Friday, September 6, 2013

In All His Splendor

I never liked Warren Beatty, in fact I actively disliked him. I am not sure actually that I have really seen any of his movies other than Dick Tracy, and had no desire to. I have seen him interviewed and he always seemed so odd, cocky and distant.

I knew little about him other than a bit of his vast history with women. Last year though I remember reading about his child who was transgendered, and wondered how the legendary Lothario was dealing with is eldest daughter transitioning into being a boy. Then, last week I watched my DVR recording of 1961's Splendor In The Grass.

I got it. As Bud Stamper, Beatty was brimming with sexual energy and I loved how although the character was not written as especially likable, was still like a magnet of sexuality, pulling everyone around him in. Beatty never looked better, the curve of his nose and chin, his beautiful lips. I guess they were always there, but took watching him in Splendor to have me actually see it.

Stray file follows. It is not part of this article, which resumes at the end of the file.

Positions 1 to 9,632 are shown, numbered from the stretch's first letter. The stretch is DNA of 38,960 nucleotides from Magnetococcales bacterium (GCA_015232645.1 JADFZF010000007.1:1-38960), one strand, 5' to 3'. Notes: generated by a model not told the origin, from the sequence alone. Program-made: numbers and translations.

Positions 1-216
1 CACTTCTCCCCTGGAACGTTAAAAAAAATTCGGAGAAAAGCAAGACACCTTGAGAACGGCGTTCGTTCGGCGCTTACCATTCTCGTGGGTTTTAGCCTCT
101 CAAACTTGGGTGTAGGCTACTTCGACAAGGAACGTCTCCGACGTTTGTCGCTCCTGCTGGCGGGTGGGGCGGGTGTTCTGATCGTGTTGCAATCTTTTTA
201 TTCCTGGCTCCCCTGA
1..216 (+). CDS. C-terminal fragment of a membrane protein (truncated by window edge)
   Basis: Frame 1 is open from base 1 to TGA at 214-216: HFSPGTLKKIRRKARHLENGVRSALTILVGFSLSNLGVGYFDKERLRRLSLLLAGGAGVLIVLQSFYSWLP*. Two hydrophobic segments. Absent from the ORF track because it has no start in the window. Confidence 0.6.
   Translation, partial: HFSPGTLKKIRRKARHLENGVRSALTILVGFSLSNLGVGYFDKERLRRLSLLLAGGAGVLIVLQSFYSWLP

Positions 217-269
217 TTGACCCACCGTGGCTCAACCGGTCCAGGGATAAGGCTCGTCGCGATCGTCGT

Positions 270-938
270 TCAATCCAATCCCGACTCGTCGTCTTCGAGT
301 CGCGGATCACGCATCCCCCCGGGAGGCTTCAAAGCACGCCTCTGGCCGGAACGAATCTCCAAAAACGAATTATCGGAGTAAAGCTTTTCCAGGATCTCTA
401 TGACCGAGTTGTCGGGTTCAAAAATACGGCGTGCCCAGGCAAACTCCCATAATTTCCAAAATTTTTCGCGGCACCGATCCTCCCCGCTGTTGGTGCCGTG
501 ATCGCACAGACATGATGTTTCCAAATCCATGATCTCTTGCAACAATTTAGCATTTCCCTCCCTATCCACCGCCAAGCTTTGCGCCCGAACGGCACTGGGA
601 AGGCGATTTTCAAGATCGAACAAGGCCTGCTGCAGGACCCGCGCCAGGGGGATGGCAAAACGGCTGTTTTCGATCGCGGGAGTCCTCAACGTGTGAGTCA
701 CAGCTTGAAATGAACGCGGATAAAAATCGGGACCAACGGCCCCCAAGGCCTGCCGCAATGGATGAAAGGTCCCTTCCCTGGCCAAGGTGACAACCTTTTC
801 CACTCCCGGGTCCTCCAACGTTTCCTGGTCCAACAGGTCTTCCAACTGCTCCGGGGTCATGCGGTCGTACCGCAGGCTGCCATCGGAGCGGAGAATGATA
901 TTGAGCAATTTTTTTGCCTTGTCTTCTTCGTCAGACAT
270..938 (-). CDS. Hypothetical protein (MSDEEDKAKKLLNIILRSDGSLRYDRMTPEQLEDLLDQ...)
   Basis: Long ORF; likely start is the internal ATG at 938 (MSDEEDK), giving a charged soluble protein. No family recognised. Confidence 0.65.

What though the radiance
which was once so bright
Be now for ever taken from my sight,
Though nothing can bring back the hour
Of splendour in the grass,
of glory in the flower,
We will grieve not, rather find
Strength in what remains behind;
In the primal sympathy
Which having been must ever be;
In the soothing thoughts that spring
Out of human suffering;
In the faith that looks through death,
In years that bring the philosophic mind
William Wordsworth

Just Because: Beatty in Shampoo (1975)


Patrick Mark said...

I felt the same way until I saw him in The Roman Spring of Mrs Stone... the film he made after Splendor. Same type of character, unlikeable yet still magnetic... as an Italian hustler - just smoldering.

Tye said...

Thanks Patrick, I will be sure to find a copy!